Fluid Movement’s ‘The Star-Spangled Swimmer’ team. (Philip Rink Jr.)

If you’ve never been to Synchroswim, consider making this the year you (figuratively) dive in. The Washington Project for the Arts’ exuberantly strange synchronized swimming competition features four teams, all of which have devised highly conceptual, prop-intensive performances. Creativity is a must, but actual swimming is not required, says program director Samantha May. Competitors “can just stand or cling to the wall or a float,” she says.

Capitol Skyline Hotel, 10 I St. NW; Sun., 5 p.m., free.

Fluid Movement: ‘The Star-Spangled Swimmer’

Team: Nine members of the Baltimore synchronized swimming team known for kitschy summer extravaganzas.
The concept: A swinging tribute to Mary Pickersgill, who sewed the flag that inspired Francis Scott Key to pen the national anthem. The woman portraying Pickersgill will be backed by mixed-gender crew of seamstresses/seamsters, says team captain Rick Wilson (above right, with mustache). “Fluid Movement has a lot of male swimmers. We accept everyone. If you want to wear a turban and put on nail polish, that’s wonderful,” he says.
Costumes: Red retro swimsuits for the women, fetching blue briefs for the men, and sequins all around.
Standout prop: Giant sewing needles, made out of pool cues.


DC Synchromasters: ‘That’s Entertainment’

Team: An all-ages synchronized swim team that competes internationally. “Our youngest members are 25, and our oldest is in her 70s,” says team captain Susan Horab.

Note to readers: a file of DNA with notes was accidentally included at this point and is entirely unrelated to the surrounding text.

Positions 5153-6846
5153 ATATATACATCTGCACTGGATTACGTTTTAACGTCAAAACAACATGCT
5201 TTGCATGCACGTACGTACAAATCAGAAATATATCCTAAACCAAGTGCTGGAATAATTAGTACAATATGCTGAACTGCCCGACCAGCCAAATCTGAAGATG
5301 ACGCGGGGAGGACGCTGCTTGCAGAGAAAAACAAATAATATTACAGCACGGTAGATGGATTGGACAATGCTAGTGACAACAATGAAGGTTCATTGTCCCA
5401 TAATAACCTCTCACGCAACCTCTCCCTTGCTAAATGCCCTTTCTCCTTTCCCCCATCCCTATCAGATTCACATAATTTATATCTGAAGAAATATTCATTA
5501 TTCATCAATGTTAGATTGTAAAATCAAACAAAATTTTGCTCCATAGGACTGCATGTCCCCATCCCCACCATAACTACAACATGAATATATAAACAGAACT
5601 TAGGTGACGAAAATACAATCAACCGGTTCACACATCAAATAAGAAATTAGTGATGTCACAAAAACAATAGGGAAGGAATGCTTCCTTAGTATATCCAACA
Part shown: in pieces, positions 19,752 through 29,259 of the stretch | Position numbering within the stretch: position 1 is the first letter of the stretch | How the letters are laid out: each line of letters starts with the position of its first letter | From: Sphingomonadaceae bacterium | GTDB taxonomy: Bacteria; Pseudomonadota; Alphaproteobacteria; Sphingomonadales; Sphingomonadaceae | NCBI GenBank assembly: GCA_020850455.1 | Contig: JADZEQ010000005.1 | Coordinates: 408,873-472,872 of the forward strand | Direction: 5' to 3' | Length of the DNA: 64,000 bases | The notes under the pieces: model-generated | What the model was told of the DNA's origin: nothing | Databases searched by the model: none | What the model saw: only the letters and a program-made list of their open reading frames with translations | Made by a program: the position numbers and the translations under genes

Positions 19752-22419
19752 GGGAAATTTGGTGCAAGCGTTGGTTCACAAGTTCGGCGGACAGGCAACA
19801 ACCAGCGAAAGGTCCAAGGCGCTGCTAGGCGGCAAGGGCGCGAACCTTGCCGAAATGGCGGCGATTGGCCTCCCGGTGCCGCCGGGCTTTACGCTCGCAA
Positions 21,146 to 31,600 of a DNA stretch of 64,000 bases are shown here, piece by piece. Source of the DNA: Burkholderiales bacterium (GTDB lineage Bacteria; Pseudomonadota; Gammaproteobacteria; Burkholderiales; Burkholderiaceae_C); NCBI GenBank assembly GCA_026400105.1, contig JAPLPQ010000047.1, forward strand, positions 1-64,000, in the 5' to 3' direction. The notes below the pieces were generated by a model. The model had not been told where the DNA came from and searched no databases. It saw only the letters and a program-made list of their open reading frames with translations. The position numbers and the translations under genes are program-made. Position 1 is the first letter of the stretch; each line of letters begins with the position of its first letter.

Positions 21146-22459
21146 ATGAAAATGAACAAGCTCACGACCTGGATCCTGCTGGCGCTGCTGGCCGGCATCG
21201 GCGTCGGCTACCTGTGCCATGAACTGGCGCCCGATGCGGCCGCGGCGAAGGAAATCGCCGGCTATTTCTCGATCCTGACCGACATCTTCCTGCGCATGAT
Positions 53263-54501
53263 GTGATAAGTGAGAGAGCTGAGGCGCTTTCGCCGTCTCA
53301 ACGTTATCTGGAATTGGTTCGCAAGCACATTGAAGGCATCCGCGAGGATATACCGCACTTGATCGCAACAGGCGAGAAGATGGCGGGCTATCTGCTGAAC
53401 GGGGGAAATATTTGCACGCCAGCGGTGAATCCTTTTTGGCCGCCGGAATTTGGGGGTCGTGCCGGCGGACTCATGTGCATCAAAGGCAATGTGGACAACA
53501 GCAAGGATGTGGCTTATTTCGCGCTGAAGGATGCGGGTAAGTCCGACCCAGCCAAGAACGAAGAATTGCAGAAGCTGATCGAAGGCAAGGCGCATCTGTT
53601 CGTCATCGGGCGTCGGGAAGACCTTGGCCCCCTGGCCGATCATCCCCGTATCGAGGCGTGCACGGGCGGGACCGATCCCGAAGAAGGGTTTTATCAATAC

The concept: Esther Williams-style glamour, with six women forming intricate patterns using their shapely gams.
Costumes: Black, pink and silver bathing suits with matching headpieces. “We put our hair up in buns and keep them from falling out with Knox unflavored gelatin,” Horab says.
Standout prop: Hot-pink stilettos. “They aren’t that hard to swim in, but walking on the pool deck can be treacherous,” Horab says.


 

The Docents: ‘The Way Things Go’

Team: Ten staff members of Glenstone, a modern art museum in Potomac, Md.
The concept: An aqueous Rube Goldberg device, inspired by the 1988 post-modern film “The Way Things Go.”
Costumes: “We believe in equality, that everyone is an artist, so everybody will be coming up with their own costume,” says team captain Elsabe Dixon. One member, a building engineer, plans to swim in a three-piece suit.
Standout prop: A table and chairs, submerged.

The Elementals: ‘Earth, Wind, Fire, Water, Heart’

Team: Seven people, not all of whom are great swimmers, says team captain Erika Kim Milenkovic, above. “But we do have a fire eater and some artists,” she says.
The Concept: The elements will fight pollution to the soundtrack of the “Captain Planet” theme song.
Costumes: Milenkovic, who will play Pollution, is building a costume out of found objects that will “spread impressively out over the water,” she says.
Standout prop: A monofin, worn by the woman playing Water. “She has been dabbling in mermaiding and apparently there’s some kind of mermaiding community,” Milenkovic says.
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